Fig. 5
figure 5

Kaplan–Meier survival curves. A, B PFS and OS between patients received SOX plus apatinib and SOX in conversion therapy. C, D PFS and OS of R0 resection, non-R0 resection and conversion failure group. E, F PFS and OS of conversion success group and conversion failure group. PFS, progression-free survival; OS, overall survival; SOX, oxaliplatin/S-1


Adverse events (AEs) were assessed in 50 patients. All patients experienced different degrees of AEs. The common treatment-related side reaction in SOX combined with apatinib conversion group were vomiting (47.6%), neutropenia (42.9%), leucopenia (33.3%), and oral mucositis (23.8%), of which grade 3–4 adverse reactions accounted for 22.4% (11/49) of any grade adverse reactions. In the SOX conversion group, the common treatment-related AEs at any level were vomiting (48.3%), neutropenia (37.9%), leucopenia (31.0%), and 26.5% of patients suffered from 3–4 AEs. However, there was no significant difference between the two groups in the toxicity level of the conversion therapy regimen (Table 3). AEs associated with apatinib treatment include oral mucositis (23.8%), hypertension (19.0%) and hand-foot syndrome (19.0%), of which the incidence of serious AEs is low, including hypertension (n = 1, 4.8%) and hand-foot syndrome (n = 1, 4.8%).

Table 3 Incidence of treatment-related adverse events of two treatment regimens during preoperative treatment


In the past, systemic chemotherapy was considered to be one of the best choices for patients with advanced GC who had no chance of operation for the first time [14]. But new researches indicate that conversion surgery may lead to further long-term survival, and patients who receive conversion therapy survive longer than those who receive chemotherapy alone [5,6,7,8, 15]. ESMO Clinical Practice Guidelines also advices that gastrectomy should be actively considered in order to improve the prognosis of patients with good response to systemic chemotherapy [16]. In the research of Professor Fukuchi M et al, the median OS of patients receiving conversion therapy was 37 months, while the median OS of patients who only received chemotherapy was less than 1 year [17]. Kim SW et al. studied GC patients with peritoneal metastasis and discovered that the survival time of those sufferers with complete resection was greatly improved after successful conversion therapy [18]. In this study, more patients in the successful conversion treatment group received PR during preoperative chemotherapy, and the tumor markers CEA and CA199 were significantly reduced. Meanwhile, the median OS and PFS in the successful conversion therapy group were significantly longer than those in the failed conversion therapy group, indicating that patients with advanced inoperable GC could indeed achieve long-term survival from successful conversion therapy.

At present, SOX regimen is mainly used for neoadjuvant therapy and postoperative adjuvant chemotherapy for GC [19]. The use of SOX regimen in the conversion therapy of initial unresectable GC is rare in the literature. Apatinib is only used for the third-line treatment of GC in most cases. Related studies have shown that the combination of anti-angiogenic-targeted drugs and chemotherapy can produce synergistic effect and improve the efficacy of chemotherapy [11, 20, 21]. Our previous case reports have revealed the effectiveness of apatinib combined with SOX regimen chemotherapy in the conversion treatment of advanced GC [22]. However, at present, there is no research report comparing the efficacy and safety of SOX combined with apatinib and SOX alone in the conversion therapy of GC. Our retrospective study shows that the ORR and DCR of the SOX conversion group are 55.2% and 86.2% respectively. The ORR and DCR of the SOX combined with apatinib conversion group are 71.4% and 90.5% respectively. Obviously, apatinib enhances the anti-tumor response of SOX regimen in conversion therapy, and improves the efficacy.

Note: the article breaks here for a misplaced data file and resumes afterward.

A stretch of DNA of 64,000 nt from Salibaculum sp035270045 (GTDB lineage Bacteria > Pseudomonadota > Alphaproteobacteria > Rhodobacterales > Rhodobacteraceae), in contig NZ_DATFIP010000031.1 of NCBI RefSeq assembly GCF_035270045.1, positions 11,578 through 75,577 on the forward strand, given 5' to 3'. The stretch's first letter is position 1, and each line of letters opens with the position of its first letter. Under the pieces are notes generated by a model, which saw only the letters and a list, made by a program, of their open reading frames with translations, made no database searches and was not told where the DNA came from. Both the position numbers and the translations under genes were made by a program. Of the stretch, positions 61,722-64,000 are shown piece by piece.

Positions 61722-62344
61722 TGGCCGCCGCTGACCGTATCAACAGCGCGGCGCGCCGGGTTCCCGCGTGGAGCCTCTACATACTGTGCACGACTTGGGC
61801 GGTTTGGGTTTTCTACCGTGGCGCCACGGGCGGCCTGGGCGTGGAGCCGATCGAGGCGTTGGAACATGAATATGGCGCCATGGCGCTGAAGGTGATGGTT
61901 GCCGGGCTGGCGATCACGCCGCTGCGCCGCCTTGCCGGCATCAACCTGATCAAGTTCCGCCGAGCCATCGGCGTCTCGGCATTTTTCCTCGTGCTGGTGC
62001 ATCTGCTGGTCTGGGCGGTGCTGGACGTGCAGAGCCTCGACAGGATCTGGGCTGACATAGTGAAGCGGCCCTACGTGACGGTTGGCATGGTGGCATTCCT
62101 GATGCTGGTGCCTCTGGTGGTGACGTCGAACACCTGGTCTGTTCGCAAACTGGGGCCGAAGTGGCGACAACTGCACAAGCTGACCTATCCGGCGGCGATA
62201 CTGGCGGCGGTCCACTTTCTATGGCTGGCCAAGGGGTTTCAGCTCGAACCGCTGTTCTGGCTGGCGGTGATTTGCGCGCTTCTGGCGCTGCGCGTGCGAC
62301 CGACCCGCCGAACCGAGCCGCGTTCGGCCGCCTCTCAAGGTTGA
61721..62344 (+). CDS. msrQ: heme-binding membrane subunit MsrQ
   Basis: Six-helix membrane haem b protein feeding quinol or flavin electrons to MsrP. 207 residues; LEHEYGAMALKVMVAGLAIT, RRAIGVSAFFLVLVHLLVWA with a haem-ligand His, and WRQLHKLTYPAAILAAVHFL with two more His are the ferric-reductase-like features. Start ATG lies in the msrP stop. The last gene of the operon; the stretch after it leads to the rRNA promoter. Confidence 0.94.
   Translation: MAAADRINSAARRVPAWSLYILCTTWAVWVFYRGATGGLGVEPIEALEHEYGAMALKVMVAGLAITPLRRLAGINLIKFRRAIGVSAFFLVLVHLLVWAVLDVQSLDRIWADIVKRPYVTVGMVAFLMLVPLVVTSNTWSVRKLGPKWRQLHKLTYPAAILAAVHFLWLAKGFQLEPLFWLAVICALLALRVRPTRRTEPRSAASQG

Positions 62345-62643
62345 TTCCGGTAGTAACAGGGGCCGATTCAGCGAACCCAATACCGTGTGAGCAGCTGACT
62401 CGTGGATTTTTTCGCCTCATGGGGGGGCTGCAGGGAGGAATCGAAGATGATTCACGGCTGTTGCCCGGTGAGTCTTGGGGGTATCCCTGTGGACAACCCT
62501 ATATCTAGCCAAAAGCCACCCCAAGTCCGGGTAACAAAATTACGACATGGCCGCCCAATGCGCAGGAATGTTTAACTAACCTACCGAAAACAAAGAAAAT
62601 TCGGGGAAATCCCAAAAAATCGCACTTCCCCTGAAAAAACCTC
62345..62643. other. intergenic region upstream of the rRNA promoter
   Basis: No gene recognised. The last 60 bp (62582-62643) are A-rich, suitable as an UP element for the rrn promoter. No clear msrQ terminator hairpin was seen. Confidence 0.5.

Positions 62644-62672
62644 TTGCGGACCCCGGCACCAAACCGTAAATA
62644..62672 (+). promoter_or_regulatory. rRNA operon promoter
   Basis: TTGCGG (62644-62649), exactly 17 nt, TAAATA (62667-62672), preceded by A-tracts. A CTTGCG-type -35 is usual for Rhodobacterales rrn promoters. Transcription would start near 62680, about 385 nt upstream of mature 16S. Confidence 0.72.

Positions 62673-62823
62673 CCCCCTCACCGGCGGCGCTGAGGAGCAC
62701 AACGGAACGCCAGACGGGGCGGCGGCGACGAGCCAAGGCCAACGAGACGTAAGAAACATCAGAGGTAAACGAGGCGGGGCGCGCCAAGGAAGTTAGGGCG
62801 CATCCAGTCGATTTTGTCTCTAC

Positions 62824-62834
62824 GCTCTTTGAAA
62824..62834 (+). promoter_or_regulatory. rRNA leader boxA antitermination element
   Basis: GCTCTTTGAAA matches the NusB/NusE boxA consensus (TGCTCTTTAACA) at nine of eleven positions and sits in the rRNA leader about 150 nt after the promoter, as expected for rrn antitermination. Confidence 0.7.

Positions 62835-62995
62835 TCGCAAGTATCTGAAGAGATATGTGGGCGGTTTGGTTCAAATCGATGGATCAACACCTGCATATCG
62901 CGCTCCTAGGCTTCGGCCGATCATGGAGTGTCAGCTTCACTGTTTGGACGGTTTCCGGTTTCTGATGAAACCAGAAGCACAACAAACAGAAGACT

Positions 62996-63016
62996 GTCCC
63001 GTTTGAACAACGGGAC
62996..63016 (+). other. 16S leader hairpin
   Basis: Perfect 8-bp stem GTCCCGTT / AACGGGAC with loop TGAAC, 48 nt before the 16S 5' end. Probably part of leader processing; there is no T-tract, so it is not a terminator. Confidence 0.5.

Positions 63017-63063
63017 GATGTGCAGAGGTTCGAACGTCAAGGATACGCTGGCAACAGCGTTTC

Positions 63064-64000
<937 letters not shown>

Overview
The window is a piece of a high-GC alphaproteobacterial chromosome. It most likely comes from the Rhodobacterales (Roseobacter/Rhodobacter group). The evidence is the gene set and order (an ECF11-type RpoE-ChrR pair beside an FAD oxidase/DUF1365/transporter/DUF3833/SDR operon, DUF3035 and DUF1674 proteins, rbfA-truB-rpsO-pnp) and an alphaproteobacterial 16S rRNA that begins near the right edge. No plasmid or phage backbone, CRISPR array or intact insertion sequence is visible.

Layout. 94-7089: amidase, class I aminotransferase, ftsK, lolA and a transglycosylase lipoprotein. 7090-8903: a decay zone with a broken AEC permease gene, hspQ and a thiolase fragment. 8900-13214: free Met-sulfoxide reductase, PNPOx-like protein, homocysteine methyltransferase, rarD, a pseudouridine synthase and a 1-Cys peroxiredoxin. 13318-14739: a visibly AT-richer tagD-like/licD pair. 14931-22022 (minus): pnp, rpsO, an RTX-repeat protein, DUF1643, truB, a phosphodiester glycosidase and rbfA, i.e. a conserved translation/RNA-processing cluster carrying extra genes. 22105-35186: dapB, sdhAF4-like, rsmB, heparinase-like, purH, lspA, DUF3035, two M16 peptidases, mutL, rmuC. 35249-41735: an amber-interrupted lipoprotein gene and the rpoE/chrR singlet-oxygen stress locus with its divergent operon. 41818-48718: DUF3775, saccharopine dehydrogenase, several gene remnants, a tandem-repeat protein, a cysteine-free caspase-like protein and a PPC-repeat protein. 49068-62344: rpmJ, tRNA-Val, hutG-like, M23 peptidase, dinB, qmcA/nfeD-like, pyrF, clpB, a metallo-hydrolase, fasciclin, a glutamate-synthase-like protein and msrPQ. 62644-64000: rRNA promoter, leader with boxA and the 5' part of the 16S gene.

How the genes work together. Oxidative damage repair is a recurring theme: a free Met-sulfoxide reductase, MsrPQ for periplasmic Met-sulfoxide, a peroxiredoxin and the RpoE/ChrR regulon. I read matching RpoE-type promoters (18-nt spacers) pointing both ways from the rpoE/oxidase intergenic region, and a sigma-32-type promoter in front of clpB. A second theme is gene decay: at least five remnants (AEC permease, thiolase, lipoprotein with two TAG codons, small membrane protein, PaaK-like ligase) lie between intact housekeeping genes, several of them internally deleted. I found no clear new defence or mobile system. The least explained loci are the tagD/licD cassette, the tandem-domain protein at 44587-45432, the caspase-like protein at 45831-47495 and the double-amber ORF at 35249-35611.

Surgery is the foundation stones of radical cure of GC, and R0 resection is the goal of surgical treatment. Compared with non-R0 resection, R0 resection can significantly improve the survival time of patients. In our study, the conversion rate of SOX combined with apatinib was 76.2%, and the R0 resection rate was 81.3%. The work of Xu et al. included 31 patients with advanced GC who received apatinib combined with PTX/S-1 conversion therapy, with a conversion rate of 60% and a R0 resection rate of 56.7% [23]. Obviously, our results are better. This may be related to the following reasons: Firstly, the proportion of peritoneal metastasis in our patients (9.5%) is less than that in Xu et al.’s study (29.0%). Peritoneal metastasis is considered to be related to the lower conversion rate and R0 resection rate of patients [24]. Secondly, no patients with ovarian metastasis were included in this study. The prognosis of ovarian metastasis from gastric cancer is worse than that of ovarian metastasis from other gastrointestinal sources. The median survival time is only 7–14 months [25], which is one of the main reasons for treatment failure of female gastric cancer patients. However, it is difficult to distinguish primary ovarian tumor and metastatic tumor, especially when the tumor is small and the symptoms are not obvious. In addition, some benign ovarian tumors may also have abdominal tumors, ascites, pleural effusion and the increase of tumor marker CA125, which strongly suggests the symptoms of disseminated malignant tumors [26]. Therefore, depending solely on the clinical manifestation of patients and the increase of tumor biomarkers does not seem to be able to distinguish ovarian masses. Calster et al. integrated clinical predictors (age, serum CA-125 level, type of center) and ultrasound predictors to distinguish primary and metastatic ovarian tumors [27]. Zaccaria et al. even confirmed this diagnosis by laparoscopic surgical resection and pathological examination [28]. In the future, it may further improve the success rate of conversion therapy of gastric cancer patients by combining multiple methods to diagnose primary ovarian tumor or metastatic tumor and stratify patients suitable for transformation treatment. Finally, many of our patients (68.0%) have only one unresectable factor. In the multicenter retrospective study conducted by Sato et al., most of the 33 patients with advanced GC who successfully underwent conversion surgery after DCS conversion therapy had only one unresectable factor, and the R0 resection rate reached 84.8% [7]. This is similar to our research results.